Historic Season At Colonial Wraps For New Steward Whitney Verbal

Whitney Verbal at Colonial Downs | Darrell Wood


Colonial Downs may be wrapping up a historic 2023 season with Saturday's GIII New Kent Country Virginia Derby but several firsts paved the way this summer for brighter things to come in New Kent, VA.

In addition to hosting its first Grade I races, the Arlington Million and the 'WAYI' Beverly D., Colonial welcomed a new face in the steward's stand. North Carolina native Whitney Verbal joined veterans Jack Houghton and Pat Bovenzi in making the calls Wednesday-Saturday and has been nothing but a welcome breath of fresh air in what can be perceived as a stuffy occupation.

“I always had a passion for animals growing up,” Whitney said. “So after school [North Carolina A&T], I knew I wanted to further my career in the horse industry. I wanted more hands-on experience learning about them [horses].”

Whitney looked to continue a racing legacy that began with her grandfather, Billy Verbal, who raced and trained Standardbreds at North Carolina's Pinehurst Harness Track. What started as an all-around internship after graduation at Oklahoma's Lazy E Ranch where she foaled out Quarter Horse mares, trained weanlings, and prepped yearlings for sales turned into a passion for all things racing.

“As an intern, I learned so much about the industry.  And I knew then that I wanted to have a career down that avenue and to keep my grandfather's legacy alive. I'm sure he's proud of me.”

As she transitioned back to the Mid Atlantic, Whitney found a home with the Maryland Jockey Club as a placing judge before moving her trade to Colonial Downs last year. Upon passing each of the five required exams, she became accredited and joined the steward's team this season.

“It's been a great experience. It's definitely a wonderful opportunity to have. I set myself a goal every day to be better. I'm also learning new things every day and those experiences are part of my journey.”

With both Jack Houghton and Pat Bovenzi in the booth with her, Whitney has had a wealth of experience to lean on and learn from.

“I can't thank them enough for their guidance,” she added. “They're such great horsemen. I'm aware that this is tremendous honor and I'm grateful for the opportunity.”

But as every sports fan knows, being the referee is never easy.

“There will always be a time when you may disappoint someone. As a steward, you are the decision maker and you need to make the best call in your ability for the welfare of the horses and the integrity of the racing.”

“You have to be professional at all times,” she continued. “So you have to block out those personal relationships you have and know that you are part of this important decision-making process.”

When asked about any controversial calls at other meets, Whitney sympathized with their challenges.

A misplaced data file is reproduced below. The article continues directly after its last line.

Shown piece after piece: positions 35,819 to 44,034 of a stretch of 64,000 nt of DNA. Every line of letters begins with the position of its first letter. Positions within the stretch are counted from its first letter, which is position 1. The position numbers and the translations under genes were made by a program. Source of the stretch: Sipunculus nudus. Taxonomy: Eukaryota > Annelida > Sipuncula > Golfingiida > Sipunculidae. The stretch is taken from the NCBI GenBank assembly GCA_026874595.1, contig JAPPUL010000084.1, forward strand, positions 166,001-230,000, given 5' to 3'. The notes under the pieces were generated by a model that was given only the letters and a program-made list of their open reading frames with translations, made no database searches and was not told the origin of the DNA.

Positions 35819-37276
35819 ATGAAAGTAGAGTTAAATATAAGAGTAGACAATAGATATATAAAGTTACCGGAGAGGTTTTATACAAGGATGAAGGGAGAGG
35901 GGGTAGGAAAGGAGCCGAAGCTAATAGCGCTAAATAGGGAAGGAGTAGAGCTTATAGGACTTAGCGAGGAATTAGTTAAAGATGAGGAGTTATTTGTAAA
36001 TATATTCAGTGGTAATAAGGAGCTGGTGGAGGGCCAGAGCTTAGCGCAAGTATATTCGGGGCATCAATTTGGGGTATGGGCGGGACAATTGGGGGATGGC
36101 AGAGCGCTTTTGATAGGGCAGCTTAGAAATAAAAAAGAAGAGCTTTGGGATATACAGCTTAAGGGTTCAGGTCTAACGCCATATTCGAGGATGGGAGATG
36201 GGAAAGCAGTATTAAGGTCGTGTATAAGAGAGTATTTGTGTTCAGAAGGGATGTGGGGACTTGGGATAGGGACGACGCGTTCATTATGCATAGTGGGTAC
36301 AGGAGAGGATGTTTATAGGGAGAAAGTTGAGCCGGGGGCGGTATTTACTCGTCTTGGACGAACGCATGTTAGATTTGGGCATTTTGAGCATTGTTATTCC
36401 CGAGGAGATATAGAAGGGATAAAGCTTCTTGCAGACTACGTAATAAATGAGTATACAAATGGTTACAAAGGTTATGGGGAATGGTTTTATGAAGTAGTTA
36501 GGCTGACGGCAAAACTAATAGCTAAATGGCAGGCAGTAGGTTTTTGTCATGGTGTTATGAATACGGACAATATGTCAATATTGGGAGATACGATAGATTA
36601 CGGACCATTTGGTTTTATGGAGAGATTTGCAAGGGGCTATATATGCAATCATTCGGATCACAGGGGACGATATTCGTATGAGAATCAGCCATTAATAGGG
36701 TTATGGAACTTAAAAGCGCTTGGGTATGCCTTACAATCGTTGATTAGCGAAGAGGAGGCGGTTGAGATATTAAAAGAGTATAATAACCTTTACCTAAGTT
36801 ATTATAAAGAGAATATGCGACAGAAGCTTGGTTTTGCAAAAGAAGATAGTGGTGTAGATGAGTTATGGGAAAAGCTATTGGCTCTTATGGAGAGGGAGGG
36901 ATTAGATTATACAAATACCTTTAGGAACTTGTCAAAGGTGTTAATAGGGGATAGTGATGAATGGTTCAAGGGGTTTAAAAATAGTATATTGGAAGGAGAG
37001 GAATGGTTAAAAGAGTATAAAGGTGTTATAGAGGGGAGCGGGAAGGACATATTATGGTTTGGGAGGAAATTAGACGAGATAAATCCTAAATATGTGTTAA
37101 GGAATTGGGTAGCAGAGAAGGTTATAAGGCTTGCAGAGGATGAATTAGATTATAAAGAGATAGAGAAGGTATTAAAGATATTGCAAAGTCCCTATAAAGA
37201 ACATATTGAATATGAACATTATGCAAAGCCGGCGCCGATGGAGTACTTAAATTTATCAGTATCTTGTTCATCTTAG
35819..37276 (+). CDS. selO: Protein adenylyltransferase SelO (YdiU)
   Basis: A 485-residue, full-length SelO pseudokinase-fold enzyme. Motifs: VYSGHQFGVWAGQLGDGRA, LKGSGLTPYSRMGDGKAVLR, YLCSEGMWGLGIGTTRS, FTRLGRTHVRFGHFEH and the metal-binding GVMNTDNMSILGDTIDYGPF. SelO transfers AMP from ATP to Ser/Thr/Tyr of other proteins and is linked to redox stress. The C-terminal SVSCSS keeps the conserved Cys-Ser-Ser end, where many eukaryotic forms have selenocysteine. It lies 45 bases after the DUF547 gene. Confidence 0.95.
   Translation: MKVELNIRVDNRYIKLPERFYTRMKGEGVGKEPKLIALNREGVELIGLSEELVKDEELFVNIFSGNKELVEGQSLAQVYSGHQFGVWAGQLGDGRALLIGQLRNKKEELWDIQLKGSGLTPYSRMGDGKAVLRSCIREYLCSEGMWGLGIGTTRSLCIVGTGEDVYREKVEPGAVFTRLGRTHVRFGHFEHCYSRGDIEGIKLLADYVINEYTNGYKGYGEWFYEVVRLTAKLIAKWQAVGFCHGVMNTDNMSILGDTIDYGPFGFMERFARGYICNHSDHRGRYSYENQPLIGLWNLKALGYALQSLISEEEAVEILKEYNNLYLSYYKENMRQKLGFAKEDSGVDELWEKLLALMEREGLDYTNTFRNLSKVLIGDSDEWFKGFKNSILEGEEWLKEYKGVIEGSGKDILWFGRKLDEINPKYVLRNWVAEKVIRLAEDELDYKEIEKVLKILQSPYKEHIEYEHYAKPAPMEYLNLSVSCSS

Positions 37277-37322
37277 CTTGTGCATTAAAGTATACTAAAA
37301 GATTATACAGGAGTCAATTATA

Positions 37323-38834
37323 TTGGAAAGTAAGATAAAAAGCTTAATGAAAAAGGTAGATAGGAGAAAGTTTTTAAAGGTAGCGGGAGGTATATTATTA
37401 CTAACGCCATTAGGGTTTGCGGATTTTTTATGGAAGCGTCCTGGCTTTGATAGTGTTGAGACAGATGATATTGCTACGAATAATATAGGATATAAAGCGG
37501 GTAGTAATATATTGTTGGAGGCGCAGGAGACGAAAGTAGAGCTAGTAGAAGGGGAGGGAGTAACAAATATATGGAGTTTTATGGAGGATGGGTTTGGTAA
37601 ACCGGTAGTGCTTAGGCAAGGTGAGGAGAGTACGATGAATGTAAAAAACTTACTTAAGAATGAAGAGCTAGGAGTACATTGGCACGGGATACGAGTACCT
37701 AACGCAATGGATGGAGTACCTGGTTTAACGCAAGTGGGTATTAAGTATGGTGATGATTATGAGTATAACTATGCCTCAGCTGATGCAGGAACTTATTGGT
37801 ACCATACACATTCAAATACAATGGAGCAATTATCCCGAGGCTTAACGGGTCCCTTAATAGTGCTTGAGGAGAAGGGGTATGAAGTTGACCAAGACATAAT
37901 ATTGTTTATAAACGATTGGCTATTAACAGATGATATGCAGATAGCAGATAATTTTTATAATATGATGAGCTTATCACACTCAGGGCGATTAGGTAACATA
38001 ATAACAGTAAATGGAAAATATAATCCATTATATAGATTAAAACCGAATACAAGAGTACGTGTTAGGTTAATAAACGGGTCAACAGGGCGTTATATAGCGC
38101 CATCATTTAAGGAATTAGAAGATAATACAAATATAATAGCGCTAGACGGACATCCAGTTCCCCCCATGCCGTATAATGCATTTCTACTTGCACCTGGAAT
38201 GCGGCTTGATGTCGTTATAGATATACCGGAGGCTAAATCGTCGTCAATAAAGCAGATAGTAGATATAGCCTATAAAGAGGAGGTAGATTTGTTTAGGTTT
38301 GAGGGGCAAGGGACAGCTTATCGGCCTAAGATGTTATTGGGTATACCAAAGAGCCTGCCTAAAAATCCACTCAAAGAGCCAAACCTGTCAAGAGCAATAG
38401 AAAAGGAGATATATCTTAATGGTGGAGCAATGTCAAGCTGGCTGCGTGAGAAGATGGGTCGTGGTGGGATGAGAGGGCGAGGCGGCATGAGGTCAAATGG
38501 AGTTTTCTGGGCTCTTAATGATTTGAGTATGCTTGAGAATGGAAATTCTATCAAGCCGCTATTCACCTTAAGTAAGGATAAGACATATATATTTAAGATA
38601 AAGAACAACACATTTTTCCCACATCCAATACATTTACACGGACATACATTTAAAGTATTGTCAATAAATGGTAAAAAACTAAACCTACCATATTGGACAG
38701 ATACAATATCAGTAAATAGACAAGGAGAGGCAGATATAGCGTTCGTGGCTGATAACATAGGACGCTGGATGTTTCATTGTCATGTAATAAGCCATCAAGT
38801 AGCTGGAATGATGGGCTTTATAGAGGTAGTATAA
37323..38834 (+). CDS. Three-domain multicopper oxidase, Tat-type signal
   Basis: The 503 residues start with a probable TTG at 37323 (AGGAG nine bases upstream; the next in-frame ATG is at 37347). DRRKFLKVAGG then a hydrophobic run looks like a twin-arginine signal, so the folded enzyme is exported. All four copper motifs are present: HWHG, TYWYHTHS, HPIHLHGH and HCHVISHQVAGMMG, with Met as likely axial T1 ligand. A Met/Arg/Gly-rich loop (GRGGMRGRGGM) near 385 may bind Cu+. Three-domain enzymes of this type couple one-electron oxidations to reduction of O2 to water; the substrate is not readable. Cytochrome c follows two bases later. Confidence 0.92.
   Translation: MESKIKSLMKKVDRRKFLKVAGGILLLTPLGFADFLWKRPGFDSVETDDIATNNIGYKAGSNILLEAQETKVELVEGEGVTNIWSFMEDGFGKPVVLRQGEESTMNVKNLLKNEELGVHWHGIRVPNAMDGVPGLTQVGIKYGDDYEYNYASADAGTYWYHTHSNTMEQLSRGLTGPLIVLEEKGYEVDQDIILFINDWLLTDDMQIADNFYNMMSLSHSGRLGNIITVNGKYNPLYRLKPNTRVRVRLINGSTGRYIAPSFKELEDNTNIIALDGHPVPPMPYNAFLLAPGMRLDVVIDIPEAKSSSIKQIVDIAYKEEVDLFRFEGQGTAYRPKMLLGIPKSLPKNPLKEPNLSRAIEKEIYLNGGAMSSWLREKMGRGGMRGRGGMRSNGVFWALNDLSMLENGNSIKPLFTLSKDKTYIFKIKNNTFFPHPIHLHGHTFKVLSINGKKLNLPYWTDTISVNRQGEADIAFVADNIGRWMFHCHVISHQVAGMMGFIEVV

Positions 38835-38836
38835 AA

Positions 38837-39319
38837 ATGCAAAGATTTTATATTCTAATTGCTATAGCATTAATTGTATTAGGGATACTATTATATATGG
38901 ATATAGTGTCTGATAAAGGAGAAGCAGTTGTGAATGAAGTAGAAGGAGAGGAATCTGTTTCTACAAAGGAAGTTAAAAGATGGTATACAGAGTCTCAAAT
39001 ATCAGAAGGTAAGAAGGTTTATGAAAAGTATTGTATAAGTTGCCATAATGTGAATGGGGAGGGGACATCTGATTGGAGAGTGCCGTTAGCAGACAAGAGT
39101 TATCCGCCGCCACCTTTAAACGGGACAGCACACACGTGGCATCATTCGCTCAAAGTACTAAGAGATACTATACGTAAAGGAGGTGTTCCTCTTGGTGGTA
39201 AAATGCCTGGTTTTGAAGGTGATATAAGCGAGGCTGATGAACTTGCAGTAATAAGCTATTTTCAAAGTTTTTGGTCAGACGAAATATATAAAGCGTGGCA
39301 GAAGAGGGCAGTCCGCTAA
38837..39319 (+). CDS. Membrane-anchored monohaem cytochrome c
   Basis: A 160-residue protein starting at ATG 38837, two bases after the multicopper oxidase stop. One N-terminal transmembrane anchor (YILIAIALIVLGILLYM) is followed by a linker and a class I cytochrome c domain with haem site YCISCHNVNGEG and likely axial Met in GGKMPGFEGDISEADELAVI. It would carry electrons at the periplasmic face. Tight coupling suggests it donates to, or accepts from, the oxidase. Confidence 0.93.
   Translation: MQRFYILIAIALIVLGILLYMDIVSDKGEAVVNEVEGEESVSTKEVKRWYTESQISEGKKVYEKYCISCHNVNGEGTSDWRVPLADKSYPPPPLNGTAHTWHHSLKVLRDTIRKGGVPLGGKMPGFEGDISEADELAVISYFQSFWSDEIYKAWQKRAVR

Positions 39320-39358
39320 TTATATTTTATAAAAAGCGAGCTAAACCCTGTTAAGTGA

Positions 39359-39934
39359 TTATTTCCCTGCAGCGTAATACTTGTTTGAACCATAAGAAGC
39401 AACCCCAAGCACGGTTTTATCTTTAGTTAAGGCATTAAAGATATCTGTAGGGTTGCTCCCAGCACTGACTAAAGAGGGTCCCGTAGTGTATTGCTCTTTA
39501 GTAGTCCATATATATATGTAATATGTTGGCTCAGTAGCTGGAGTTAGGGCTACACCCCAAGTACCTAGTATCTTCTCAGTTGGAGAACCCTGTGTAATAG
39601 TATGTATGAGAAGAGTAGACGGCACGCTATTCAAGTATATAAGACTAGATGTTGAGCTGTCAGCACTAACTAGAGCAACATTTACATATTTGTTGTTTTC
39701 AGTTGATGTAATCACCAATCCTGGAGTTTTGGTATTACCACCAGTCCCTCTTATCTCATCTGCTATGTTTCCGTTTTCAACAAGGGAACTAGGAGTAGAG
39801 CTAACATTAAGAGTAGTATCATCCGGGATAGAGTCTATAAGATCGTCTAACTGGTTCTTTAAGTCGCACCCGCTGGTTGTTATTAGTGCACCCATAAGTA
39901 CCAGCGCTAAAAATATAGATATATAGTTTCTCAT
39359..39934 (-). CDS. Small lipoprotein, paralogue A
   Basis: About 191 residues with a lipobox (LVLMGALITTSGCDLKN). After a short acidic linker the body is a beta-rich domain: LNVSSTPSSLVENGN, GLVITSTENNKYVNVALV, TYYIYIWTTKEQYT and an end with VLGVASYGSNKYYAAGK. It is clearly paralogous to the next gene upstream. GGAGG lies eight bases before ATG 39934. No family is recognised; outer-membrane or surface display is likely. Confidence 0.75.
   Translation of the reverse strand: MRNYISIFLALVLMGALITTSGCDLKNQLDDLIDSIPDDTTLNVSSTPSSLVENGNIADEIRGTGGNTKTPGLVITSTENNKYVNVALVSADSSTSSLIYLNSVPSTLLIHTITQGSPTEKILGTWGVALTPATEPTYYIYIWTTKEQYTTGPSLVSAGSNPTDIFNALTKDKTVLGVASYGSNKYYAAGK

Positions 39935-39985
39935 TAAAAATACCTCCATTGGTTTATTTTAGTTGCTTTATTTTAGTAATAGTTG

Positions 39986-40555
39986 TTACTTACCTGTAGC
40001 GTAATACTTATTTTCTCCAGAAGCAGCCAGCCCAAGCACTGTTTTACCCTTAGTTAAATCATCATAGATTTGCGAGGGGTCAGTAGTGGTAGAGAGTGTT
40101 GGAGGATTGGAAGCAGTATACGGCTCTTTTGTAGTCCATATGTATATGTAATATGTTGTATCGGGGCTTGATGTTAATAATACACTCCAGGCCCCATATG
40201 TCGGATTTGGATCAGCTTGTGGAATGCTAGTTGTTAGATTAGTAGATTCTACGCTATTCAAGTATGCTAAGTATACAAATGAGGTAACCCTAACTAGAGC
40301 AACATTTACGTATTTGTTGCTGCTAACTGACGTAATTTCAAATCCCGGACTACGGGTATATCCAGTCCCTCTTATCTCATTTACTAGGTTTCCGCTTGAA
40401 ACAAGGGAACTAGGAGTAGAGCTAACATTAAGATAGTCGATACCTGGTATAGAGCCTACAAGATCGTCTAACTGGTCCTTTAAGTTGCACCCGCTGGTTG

“You have to be consistent in what your decisions. One thing we never do is judge another steward's call because we're not in their shoes. However, the consistency is very important because it protect the integrity of racing.”

But that's not to say she doesn't learn from the calls made in other racing jurisdictions.

“I watch and what I want to understand is 'what are the stewards thinking?' It's never 'Oh, I would've taken that down or not' but more like 'what are you thinking in that process?' You have to trust that what they did was the best decision for them.”

And though she's the only woman on the team, Whitney has found no reason to believe that she can't succeed with the same opportunities afforded to her male peers.

“I have a really strong support system, so I lean on that,” she said. “And everyone has been extremely supportive. No one has treated me any differently for it. I get up every day and I work just as hard as they do. That's what led me here.”

With a resurgence of women in racing, Whitney was encouraged by the comradery she's experienced through her career thus far.

“There were a lot of women involved in it [her steward's training]. There are women out there that are doing the same things and are finding their own spots here [in the industry].”

And even as the season comes to a close in New Kent, Whitney is already looking forward to the future of the industry she loves. Her time at Colonial Downs has fostered an overwhelmingly positive view of what racing has in store, even in today's age of controversy and change.

“One thing the public doesn't see is that a lot of these people, they're really good. They're passionate about this sport. They want to continue on. Especially the young people–they want to carry on the torch for those that worked hard before. When you have younger people, they may have different perspectives. Even when there's change, you have to give it a chance. The industry can only get better if we allow it to.”

Colonial Downs closes Saturday, Sept. 9 with six stakes races on the card including the GIII New Kent County Virginia Derby.

Not a subscriber? Click here to sign up for the daily PDF or alerts.

Copy Article Link

Liked this article? Read more like this.

  1. Virginia Program Generated $86.2M Since 2017
  2. Colonial Releases 2024 Stakes Schedule
  3. Controversy Swirls Over Derby Non-Inquiry, But Affected Connections Aren't Disputing Officiating
  4. CHRB Denies Stay of Justify Decision, Will Entertain Appeal
  5. Justify's 2018 Santa Anita Purse Money to be Redistributed, Record to be Adjusted

Never miss another story from the TDN

Click Here to sign up for a free subscription.